Consider these following examples to make your daily activities more ergonomically correct and improve your posture. Place the stickers from your posture package in the places where you spend the most time on a typical day. When you see these stickers, this is a reminder to check and maintain proper posture throughout the rest of the day.

Shoes with proper support

Shoes with good support are necessary for maintaining good posture. Proper shoes not only provide comfort to the low back and the lower body, but also help to prevent feet problem (such as plantar fasciitis).

  • Provide adequate arch support and are not flat
  • Are flexible, lightweight, and well-balanced
  • If wearing high heels, wide-based short heels are the best option
  • If the soles of the shoe are worn out or are stretched out, consider buying a new pair of shoes

 

Ergonomic Workspace Design
  • Elbows close to your body and at 90 degrees. Keep wrists straight and avoid flexion of the wrists
  • Shoulders are relaxed as opposed to hunched
  • Hips, knees, and ankles are at 90 degrees while seated
  • Feet flat on the ground or on a footrest. For prolonged standing, consider using a mat on hard surfaces
  • Head is upright and the ears are in alignment with the shoulders
  • Eyes looking straight ahead without flexion forward or extension up. Consider the use of a laptop raiser with your laptop if necessary
  • Seat length should be long enough to provide support beneath thighs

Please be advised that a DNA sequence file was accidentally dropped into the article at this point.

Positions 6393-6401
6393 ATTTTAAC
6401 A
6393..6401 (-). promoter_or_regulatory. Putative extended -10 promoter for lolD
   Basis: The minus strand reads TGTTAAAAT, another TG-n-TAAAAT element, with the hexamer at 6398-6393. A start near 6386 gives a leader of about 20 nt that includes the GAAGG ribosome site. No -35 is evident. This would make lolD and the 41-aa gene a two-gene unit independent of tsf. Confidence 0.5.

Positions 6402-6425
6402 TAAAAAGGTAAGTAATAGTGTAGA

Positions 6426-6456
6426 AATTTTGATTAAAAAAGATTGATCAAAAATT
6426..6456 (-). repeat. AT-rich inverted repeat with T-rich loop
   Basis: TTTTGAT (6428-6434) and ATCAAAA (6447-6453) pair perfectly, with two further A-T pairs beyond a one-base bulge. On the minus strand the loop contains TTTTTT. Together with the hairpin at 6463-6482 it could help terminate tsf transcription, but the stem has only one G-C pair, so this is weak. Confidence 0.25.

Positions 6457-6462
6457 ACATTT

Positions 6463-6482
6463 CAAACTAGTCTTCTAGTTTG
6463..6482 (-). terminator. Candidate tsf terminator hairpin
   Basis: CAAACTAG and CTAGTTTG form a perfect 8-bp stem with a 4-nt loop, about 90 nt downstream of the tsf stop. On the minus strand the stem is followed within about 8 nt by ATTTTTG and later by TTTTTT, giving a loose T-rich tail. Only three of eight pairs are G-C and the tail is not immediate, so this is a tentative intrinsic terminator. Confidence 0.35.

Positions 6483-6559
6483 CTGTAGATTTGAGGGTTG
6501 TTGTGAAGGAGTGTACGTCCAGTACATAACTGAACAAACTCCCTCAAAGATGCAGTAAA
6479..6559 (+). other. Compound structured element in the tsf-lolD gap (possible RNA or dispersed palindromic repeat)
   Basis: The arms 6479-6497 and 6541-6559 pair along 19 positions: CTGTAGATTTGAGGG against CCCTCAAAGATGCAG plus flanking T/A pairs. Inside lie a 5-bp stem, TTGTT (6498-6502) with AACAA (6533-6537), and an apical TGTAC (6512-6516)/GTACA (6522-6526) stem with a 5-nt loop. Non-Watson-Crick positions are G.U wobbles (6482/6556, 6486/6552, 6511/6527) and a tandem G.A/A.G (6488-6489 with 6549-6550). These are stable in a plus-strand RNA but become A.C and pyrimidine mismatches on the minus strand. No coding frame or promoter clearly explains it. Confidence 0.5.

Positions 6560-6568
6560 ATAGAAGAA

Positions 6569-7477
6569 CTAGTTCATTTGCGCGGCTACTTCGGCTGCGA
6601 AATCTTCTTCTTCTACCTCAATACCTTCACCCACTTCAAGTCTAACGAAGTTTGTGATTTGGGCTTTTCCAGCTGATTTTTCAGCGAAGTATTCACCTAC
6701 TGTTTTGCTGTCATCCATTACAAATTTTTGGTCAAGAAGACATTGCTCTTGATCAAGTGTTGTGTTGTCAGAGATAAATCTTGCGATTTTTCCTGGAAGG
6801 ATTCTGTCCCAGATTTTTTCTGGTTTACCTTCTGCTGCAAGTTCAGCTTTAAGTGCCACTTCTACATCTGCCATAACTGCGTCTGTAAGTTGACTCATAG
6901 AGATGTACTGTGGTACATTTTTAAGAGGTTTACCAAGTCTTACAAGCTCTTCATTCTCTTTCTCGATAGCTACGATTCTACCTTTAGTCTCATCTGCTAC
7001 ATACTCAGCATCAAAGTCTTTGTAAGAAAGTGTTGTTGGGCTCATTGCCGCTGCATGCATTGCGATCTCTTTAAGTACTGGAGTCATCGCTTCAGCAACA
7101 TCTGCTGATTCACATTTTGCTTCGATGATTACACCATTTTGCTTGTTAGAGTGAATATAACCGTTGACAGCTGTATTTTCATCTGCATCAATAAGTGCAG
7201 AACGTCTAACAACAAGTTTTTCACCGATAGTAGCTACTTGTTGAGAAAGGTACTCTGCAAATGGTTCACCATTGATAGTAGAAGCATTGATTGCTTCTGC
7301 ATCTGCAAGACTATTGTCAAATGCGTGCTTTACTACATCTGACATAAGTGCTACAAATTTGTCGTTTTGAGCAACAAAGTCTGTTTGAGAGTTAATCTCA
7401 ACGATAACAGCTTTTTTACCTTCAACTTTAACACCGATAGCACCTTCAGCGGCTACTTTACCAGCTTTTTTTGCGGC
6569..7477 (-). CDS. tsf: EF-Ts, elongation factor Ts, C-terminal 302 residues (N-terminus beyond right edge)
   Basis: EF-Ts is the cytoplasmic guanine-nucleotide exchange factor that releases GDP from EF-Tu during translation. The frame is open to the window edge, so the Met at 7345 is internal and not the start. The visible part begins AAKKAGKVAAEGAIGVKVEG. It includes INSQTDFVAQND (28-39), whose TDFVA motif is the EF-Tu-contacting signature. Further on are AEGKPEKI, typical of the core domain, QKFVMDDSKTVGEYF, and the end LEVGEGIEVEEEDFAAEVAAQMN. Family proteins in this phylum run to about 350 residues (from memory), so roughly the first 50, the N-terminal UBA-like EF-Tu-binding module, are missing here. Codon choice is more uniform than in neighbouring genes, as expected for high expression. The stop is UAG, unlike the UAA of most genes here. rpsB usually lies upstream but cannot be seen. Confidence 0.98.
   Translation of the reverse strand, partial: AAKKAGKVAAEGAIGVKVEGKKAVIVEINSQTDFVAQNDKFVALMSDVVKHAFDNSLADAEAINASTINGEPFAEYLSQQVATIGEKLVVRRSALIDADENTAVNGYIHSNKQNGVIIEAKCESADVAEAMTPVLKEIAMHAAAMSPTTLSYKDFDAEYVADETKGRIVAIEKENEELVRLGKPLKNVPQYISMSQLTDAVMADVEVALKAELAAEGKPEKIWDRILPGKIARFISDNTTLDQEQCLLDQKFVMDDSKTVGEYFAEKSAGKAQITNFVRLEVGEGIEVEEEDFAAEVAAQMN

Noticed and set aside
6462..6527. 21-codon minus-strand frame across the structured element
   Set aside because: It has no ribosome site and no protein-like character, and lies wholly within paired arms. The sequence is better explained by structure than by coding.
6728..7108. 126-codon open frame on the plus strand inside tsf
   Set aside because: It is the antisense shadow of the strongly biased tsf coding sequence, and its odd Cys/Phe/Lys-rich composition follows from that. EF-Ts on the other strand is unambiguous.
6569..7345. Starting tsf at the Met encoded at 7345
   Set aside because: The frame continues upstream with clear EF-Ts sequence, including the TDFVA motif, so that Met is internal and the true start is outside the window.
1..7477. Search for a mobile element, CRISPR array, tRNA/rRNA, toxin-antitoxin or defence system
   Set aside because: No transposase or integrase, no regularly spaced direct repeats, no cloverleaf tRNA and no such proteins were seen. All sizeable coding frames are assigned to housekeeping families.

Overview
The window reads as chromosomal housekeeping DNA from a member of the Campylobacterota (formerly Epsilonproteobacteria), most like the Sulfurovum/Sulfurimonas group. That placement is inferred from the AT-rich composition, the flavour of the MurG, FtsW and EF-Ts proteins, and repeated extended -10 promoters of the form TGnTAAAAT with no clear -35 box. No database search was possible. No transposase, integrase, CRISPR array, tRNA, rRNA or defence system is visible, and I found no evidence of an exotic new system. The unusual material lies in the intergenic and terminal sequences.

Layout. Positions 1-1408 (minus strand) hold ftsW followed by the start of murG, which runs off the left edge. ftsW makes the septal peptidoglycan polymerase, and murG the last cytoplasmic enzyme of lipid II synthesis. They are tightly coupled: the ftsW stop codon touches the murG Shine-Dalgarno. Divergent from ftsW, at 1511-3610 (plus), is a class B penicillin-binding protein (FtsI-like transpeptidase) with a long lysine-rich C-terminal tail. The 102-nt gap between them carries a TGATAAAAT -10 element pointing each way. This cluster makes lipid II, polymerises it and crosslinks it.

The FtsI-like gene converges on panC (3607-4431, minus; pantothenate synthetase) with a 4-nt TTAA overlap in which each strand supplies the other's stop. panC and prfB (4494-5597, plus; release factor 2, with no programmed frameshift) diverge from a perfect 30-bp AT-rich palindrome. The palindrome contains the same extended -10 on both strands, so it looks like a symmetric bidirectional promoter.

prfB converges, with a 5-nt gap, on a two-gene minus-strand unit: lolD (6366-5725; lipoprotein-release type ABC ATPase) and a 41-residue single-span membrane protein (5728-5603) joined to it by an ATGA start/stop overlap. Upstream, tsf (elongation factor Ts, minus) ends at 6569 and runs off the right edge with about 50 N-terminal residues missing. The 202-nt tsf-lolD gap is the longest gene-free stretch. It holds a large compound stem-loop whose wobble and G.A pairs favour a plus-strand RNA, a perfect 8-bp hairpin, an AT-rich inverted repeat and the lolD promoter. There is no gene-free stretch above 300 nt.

• Backrest should be straight (not leaning back) with adequate lumbar support of the lower back
  • Set up your desk to position frequently used items within a forearm’s length away, and less frequently used items within a stretched out arm’s length away
  • To improve posture during work, sit on the Postural Cushion. This helps to maintain a proper position of the spine while strengthening the core musculature.

 

10 Principles of Ergonomics
  • Work in Neutral Postures: Maintain a neutral position of your body throughout the day by maintaining the natural “S curve” of your spine, keeping the neck properly aligned over the shoulders, elbows at your sides and at a 90 degree angle, and the wrists in a neutral position. When the head and shoulders round forward, it creates a “C curve” of the spine. Be sure to pull your shoulders and head back to keep a nice “S curve.”
  • Reduce Excessive Force: Excessive force on your joints can create a potential for fatigue and injury.  In practical terms, identify specific instances in which excessive force is applied to your body and think of ways to make improvements. Common examples include carrying heavy items by yourself. To reduce excessive forces, utilize proper lifting techniques and ask a friend to help carry the object.
  • Keep Everything in Easy Reach: The items that you use most often, in particular at work, should be within an arm’s reach away. Avoid reaching forward. Simply rearrange your workspace so that the items most commonly used are easily reachable.
  • Work at Proper heights: Working at elbow height is a good way to reduce strain to the arms and shoulders. A good rule to follow is that most work should be done at about elbow height, whether sitting or standing. A good example of this is typing on a computer.